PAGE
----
• Arrogance of power



    BY disallowing reporter Pia Ranada of Rappler from covering the presidency up close, Malacañang has conceded that the pen is indeed mightier than the sword. The ban, which was claimed in part to have legal basis, shows how the seat of power deals with fake news.

    Ranada’s sharp questioning of administration policies and actions as well as her style of reporting has irritated the President himself and his overzealous defenders. At the same time, the Palace keeps in its stable primary producers and peddlers of misinformation and disinformation in the persons of Undersecretaries Mocha Uson and Lorraine Marie Badoy at the Presidential Communications Operations Office (PCOO).

    Sadly, the President considers Ranada as a producer of what he calls “fake news,” but not Uson and Badoy.

    Obviously, the President and his administration define fake news differently. To them, fake news is anything that is critical of what they say and do, regardless of the facts presented. To them, legitimate news is propaganda, even if it is supported by facts that are twisted to suit their interests.

    By banning Ranada from the Palace, the administration somehow makes a heroine out of her. They concede that she’s able to influence public opinion through her thinking and writing than the manner by which the administration’s aggressive war on drugs and corruption is carried out to effect change.

    Ranada was simply doing her job as a journalist. Professional journalists ought to be inquisitive, persistent, courageous, patient in digging up facts to be able to give their audience—readers, listeners or viewers— facts, context, and analysis of what they cover. They are not supposed to please the people they cover. They’re not supposed to kowtow to the persons they cover, regardless of positions.

    I have been telling journalism students that I teach that they should be aggressive without being arrogant, persistent without being pesky.

    I don’t know Ranada in person, but I know some of her editors. I consider some of her editors at Rappler to be among the best journalists in the country today. They may not be squeaky clean but their values are far higher than most in the industry today. Perhaps that’s why they’re getting brickbats instead of praise from those who needed to pay their way into the news, and those whose decisions cannot stand public scrutiny.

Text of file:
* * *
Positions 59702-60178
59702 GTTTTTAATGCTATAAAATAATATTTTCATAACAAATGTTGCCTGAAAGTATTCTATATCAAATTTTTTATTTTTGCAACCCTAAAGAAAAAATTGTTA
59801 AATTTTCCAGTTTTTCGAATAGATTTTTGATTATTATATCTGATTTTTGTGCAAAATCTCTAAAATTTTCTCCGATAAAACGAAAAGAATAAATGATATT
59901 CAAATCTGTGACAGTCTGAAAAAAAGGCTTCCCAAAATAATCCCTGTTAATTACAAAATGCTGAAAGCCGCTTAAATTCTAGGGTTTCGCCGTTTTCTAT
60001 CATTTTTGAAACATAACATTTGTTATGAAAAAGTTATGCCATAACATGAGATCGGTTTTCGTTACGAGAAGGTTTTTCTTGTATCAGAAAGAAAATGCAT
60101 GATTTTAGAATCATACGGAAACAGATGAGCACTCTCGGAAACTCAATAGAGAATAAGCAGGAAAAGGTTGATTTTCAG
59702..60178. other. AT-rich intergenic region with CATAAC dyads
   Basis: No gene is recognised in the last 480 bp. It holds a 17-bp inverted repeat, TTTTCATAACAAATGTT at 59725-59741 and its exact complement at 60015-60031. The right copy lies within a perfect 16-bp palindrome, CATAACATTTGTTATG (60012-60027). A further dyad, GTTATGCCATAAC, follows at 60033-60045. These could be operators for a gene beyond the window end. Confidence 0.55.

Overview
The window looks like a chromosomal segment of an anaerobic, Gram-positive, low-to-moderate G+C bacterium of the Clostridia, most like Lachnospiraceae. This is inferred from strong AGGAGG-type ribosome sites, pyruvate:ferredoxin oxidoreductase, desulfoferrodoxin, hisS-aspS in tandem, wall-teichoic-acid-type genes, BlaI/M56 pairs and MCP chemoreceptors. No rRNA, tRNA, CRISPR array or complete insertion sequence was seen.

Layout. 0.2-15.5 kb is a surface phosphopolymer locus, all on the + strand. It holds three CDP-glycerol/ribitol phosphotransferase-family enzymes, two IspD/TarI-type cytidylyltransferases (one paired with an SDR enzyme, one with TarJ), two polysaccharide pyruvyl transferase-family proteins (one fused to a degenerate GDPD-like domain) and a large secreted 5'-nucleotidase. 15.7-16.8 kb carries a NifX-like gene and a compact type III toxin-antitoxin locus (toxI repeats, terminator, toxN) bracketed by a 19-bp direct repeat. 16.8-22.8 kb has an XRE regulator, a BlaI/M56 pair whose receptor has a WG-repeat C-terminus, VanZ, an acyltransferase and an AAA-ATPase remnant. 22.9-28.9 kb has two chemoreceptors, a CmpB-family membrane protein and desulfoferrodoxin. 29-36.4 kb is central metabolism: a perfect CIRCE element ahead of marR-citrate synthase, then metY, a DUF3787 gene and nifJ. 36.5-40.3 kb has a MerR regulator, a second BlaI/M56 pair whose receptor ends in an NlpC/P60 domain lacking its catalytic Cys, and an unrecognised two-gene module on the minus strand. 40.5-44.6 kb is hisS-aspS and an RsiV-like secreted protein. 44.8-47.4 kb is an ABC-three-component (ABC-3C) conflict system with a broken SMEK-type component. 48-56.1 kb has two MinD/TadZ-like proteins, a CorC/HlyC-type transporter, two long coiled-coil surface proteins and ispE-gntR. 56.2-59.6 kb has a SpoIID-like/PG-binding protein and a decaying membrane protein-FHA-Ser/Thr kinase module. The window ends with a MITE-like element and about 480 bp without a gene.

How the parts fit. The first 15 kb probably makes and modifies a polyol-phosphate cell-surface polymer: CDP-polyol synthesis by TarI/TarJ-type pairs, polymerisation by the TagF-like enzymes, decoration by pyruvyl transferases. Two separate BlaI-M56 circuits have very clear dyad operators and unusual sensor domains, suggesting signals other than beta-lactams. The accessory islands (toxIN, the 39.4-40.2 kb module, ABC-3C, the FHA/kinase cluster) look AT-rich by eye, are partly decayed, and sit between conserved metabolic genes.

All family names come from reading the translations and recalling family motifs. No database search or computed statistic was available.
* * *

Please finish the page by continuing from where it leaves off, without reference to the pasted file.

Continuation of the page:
If Malacañang has a problem with Ranada’s style of reporting, if they find her stories malicious, or “fake news” as President Duterte has claimed, why don’t they take her to court for libel?

    If what presidential spokesman Harry Roque said is true that Duterte felt betrayed by Ranada because he treated her like his own granddaughter, it shows how petty this administration is…that it could be threatened by a woman who probably weighs not even 100 pounds.

    To avoid criticisms that banning Ranada from the Palace involves a press freedom issue, Roque said she can still write and report whatever she wants but she cannot have physical access to the Palace or to the President. He went on to say that the Palace is the official residence of the President who has every right drive out any visitor that he finds to be behaving rudely.

    Those behind the decision to disallow Ranada from entering Malacañang, the country’s seat of power, should be reminded of the provision in the Constitution that says, “Public office is a public trust. Public officers and employees must at all times be accountable to the people, serve them with utmost responsibility, integrity, loyalty, and efficiency, act with patriotism and justice, and lead modest lives.”

    In libel cases involving public officials, the courts always cite a Supreme Court decision that says “public officers, especially those who were elected, should not be too onion-skinned as they are always looked upon to set the example how public officials should correctly conduct themselves even in the face of extreme provocation.”

    Malacañang’s handling of its problem with Ranada is out of place. If it does not want “fake news,” then what justification does it have for keeping the likes of Uson and Badoy right under its “presidential communications” office, being paid much more than what longtime workers in government are getting and enjoying the perks and privileges of foreign and domestic travels using public resources?

    Ranada is a victim of the “arrogance of power” on the part of people who are insecure about their competence.


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